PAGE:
- The first dungeon is the Wine Cellar (1 level) of a tavern, which turns out to be connected to the Sewers of Skara Brae (3 levels) that in turn feature an exit that leads to the otherwise inaccessible southwestern corner of the city where Mangar's Tower, the final dungeon, is located. The tower cannot be entered without a key, however. In the sewers, numerous hints are found, including the name of the Mad God. Finding the Wine Cellar requires the party to order some wine at a specific tavern. There was a hint to this in the manual (Hint: The first dungeon is the wine cellar of the only tavern in town which serves wine. It's on Rakhir Street). However, this hint was not present in the manual included with the C64 release of the game. Upon ordering wine, the party is sent by the bartender to his cellar to fetch a bottle themselves. It is not actually possible within the game to obtain a bottle of wine, nor is it required to proceed.
- The undead-infested Catacombs (3 levels) beneath the temple of the Mad God, accessible only if his name is known (the player must type the password to enter). On the lowest level, a Spectre must be defeated to obtain an eye.
- If they possess the eye, a statue of the Mad God in Baron Harkyn's Castle (3 levels) will teleport the party to the (otherwise inaccessible) northeastern area of Skara Brae where the next dungeon is located; however, it is not required to proceed to the next dungeon immediately. If weakened too much from the fighting in the castle, the party may elect to leave the area via one-way portals instead at this point and return to the city and the Adventurer's Guild.
- Kylearan's Tower (1 level) can only be reached through the teleporter in Harkyn's Castle, requiring any party who wishes to enter to fight through the castle's three levels first. Kylearan the Archmage awaits the party at the conclusion of his tower maze and turns out to be friendly. He gives the party an access key to Mangar's Tower, the final dungeon, but they still have to circumvent the locked gates around the tower by going through the Sewers.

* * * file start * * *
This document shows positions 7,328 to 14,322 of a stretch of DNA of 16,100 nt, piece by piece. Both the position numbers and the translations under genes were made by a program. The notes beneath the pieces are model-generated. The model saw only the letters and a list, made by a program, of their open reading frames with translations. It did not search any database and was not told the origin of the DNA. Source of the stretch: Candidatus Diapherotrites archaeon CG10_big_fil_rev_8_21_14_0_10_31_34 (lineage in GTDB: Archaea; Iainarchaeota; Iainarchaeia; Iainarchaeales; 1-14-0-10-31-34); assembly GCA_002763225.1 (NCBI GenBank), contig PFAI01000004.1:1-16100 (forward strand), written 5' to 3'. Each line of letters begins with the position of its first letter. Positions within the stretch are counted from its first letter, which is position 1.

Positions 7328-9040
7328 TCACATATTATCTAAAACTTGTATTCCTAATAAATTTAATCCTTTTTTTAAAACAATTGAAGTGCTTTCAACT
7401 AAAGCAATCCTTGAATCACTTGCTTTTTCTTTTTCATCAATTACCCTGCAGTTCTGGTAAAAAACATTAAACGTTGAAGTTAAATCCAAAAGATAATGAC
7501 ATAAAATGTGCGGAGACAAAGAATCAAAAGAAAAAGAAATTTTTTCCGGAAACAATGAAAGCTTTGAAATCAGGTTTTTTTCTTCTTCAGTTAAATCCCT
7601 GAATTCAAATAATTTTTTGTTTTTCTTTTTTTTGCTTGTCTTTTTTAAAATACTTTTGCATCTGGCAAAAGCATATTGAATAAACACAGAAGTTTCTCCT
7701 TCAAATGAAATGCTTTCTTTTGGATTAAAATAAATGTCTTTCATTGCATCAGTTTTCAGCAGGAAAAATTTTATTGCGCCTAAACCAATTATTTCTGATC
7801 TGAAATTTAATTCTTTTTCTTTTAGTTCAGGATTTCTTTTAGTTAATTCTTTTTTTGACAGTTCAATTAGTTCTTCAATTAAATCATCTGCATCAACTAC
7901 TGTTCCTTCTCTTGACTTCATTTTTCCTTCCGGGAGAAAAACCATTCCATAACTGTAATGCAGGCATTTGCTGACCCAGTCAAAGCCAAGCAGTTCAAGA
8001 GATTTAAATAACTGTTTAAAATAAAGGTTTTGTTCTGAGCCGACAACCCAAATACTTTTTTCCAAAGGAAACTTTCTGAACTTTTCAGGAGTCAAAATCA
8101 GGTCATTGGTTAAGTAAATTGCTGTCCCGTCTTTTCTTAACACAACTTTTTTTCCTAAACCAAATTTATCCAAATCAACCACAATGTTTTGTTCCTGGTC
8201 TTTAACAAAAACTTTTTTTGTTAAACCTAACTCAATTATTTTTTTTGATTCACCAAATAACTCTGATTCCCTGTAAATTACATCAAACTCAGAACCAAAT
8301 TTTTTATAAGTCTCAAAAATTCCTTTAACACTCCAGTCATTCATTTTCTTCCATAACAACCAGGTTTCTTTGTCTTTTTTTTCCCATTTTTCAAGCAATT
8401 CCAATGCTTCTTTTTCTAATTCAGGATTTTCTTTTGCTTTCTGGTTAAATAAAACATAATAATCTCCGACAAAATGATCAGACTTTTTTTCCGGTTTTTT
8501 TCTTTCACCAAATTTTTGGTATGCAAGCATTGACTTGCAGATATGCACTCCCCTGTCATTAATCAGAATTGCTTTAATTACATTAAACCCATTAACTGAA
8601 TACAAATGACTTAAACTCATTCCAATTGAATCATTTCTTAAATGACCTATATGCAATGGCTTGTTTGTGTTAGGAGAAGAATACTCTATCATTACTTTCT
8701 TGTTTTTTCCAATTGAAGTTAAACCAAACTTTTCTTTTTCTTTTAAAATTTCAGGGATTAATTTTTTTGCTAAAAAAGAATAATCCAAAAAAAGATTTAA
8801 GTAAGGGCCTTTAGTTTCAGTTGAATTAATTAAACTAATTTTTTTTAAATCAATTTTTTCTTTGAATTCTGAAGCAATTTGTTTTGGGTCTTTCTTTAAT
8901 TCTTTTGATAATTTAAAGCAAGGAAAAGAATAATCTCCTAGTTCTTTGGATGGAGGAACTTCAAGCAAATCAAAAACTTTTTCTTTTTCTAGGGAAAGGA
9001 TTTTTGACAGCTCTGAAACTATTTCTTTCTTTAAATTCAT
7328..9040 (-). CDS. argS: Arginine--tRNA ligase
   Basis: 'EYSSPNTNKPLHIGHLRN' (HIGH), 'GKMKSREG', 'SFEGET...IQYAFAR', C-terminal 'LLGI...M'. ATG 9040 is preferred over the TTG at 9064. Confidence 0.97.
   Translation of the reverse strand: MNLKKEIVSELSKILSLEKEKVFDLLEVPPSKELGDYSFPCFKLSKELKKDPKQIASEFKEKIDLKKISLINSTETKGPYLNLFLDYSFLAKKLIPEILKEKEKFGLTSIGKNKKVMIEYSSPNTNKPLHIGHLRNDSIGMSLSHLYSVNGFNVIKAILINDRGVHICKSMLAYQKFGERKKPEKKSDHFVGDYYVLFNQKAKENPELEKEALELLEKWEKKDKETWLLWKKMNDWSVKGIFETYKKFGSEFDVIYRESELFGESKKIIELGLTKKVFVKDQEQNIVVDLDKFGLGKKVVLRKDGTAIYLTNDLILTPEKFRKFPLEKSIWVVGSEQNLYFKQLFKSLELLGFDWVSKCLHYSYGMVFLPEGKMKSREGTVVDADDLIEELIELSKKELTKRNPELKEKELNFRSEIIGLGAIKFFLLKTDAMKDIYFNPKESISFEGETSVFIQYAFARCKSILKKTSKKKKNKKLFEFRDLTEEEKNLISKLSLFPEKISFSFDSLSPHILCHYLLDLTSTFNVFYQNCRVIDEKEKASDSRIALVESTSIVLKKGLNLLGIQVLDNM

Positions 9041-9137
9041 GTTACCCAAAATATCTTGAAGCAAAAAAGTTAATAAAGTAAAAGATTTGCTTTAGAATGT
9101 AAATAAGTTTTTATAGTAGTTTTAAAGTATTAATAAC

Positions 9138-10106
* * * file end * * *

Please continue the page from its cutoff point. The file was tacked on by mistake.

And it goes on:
- Still reachable only via the Sewers at this point in the game, Mangar's Tower (5 levels) is the final dungeon that has to be overcome to reach Mangar and slay him, provided the party has acquired several items in the other dungeons which are required to best him. At one point within the tower, the party can acquire a key that will allow them to access Mangar's Tower and Kylearan's Tower from the city directly thenceforward, without having to move through the Sewers or Harkyn's Castle, respectively.
The Bard's Tale is a straightforward dungeon crawl. The objective is to gain experience and advance characters' skills through (mostly) random combat with enemies and monsters. This is done while exploring maze-like dungeons, solving occasional puzzles and riddles, and finding or buying better weapons, armor, and other equipment.
When beginning the game, the player may create up to six player characters, chosen from among the following classes: bard, hunter, monk, paladin, rogue, warrior, magician, and conjurer. The classes sorcerer and wizard are available to experienced conjurers and magicians. On some platforms, the player can import previously created characters from Wizardry and/or Ultima III, which was somewhat revolutionary at the time of the game's release.
Of particular innovation to the genre was the bard, whose magical songs functioned like long-lasting spells and affected the player's party in various ways—such as strengthening their armor, or increasing their attack speed. A number of obligatory puzzles in the game were unsolvable without the use of bard songs. Each bard song triggered corresponding music while he played (some classical, some original).